China has withdrawn six UK diplomats, ahead of their likely expulsion following an attack on a pro-democracy protester in the grounds of the Chinese consulate in Manchester.
Ministers had asked Beijing to waive diplomatic immunity for its consular officials so police could question them about the October incident, in which Hong Kong demonstrator Bob Chan was injured.
Instead, China removed the group of diplomats from the UK on Wednesday, including consul-general Zheng Xiyuan.
The decision came 24 hours before Britain was expected to expel the group, according to UK government sources. “They knew exactly what we were going to do next,” said one.
Foreign secretary James Cleverly said he was “disappointed that these individuals will not be interviewed or face justice”, referring to the officials.
“Nonetheless, it is right that those responsible for the disgraceful scenes in Manchester are no longer — or will shortly cease to be — consular staff accredited to the UK,” he added in a written parliamentary statement.
Chan, a Hong Konger, had been among a crowd of around 40 pro-democracy protesters outside the Manchester consulate on October 16, when he was dragged into its grounds and attacked by a group of men.
The consul-general was pictured pulling Chan into the grounds by the hair in the incident. He later said the protesters were being violent and that it was his “duty” to take action as a result.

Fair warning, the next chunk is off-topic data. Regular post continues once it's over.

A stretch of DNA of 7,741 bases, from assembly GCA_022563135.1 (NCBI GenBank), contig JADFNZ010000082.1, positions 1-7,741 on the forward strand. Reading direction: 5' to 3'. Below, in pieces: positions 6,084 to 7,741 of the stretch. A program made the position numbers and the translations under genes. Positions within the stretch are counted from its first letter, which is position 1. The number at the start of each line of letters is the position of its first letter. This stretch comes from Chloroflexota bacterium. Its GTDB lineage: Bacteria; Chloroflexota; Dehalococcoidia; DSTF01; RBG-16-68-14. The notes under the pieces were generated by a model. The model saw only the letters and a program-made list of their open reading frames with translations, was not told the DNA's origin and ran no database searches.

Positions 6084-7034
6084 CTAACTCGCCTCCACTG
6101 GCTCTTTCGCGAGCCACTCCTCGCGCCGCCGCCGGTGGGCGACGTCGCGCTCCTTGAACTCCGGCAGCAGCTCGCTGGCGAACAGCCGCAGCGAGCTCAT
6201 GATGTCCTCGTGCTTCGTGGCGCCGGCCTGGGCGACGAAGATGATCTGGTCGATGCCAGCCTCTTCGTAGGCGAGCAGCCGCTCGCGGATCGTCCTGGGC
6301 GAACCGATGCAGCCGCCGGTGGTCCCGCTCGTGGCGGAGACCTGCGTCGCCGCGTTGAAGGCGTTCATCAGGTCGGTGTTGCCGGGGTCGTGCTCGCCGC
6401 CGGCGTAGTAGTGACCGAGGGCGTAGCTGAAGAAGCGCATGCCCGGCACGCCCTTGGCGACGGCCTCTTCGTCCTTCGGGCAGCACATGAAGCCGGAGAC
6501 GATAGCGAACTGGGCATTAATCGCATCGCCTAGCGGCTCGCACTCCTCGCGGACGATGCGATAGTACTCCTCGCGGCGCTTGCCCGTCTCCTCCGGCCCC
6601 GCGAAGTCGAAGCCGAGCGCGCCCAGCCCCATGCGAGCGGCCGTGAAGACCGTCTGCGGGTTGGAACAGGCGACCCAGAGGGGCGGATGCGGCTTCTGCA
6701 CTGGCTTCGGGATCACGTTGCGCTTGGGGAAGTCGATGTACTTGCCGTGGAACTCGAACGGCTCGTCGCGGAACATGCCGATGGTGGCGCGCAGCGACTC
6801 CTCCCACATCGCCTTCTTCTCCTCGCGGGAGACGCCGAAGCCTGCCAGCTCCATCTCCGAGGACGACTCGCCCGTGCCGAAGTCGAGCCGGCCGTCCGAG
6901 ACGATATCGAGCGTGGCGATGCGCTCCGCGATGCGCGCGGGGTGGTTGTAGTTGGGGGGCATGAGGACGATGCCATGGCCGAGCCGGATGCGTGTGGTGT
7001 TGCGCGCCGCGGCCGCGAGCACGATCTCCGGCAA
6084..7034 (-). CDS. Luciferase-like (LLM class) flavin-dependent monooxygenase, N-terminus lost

The Chinese embassy in London called the protest at its Manchester consulate “a violent disruptive provocation” and accused the British government of failing to protect “the safety and dignity” of its premises.
A spokesman said: “The Chinese consul general in Manchester has completed his term of office and has returned to China on instruction not long ago. This is a normal rotation of Chinese consular officials.”
Greater Manchester police launched an investigation following the incident. Earlier this month, the Foreign Office requested the Chinese government waive diplomatic immunity for Zheng and five other men so they could be interviewed by law enforcement authorities.
When that permission was not forthcoming, Cleverly is said by colleagues to have concluded that he had no choice but to expel the diplomats, an announcement had been planned for Thursday. Beijing had been forewarned of what was about to happen.
British sources said that China was embarrassed by the behaviour of its staff in Manchester and accepted that it was better to “take back some agency” by removing its officials before Cleverly declared them personae non gratae.
Chan welcomed the outcome. “While it may have taken two months for this to happen, I believe this is one way of solving this complicated diplomatic problem,” he said.
“I relocated to this country with my family to live freely. What happened on 16 October 2022 was unacceptable and illegal and the withdrawal of these Chinese diplomats gives me a sense of closure.”
The apparent diplomatic compromise will help to de-escalate the situation and avoid “tit-for-tat” expulsions of British diplomats from Beijing, while fitting into a more general attempt by London and China to reduce tensions in their relationship.
UK prime minister Rishi Sunak said in his first big foreign policy speech last month: “We cannot simply ignore China’s significance in world affairs — to global economic stability or issues like climate change.”
In words that concerned some China hawks in the Conservative party, Sunak told his audience in the City of London that the west would collectively “manage this sharpening competition, including with diplomacy and engagement”.
Greater Manchester police said it was continuing its investigation.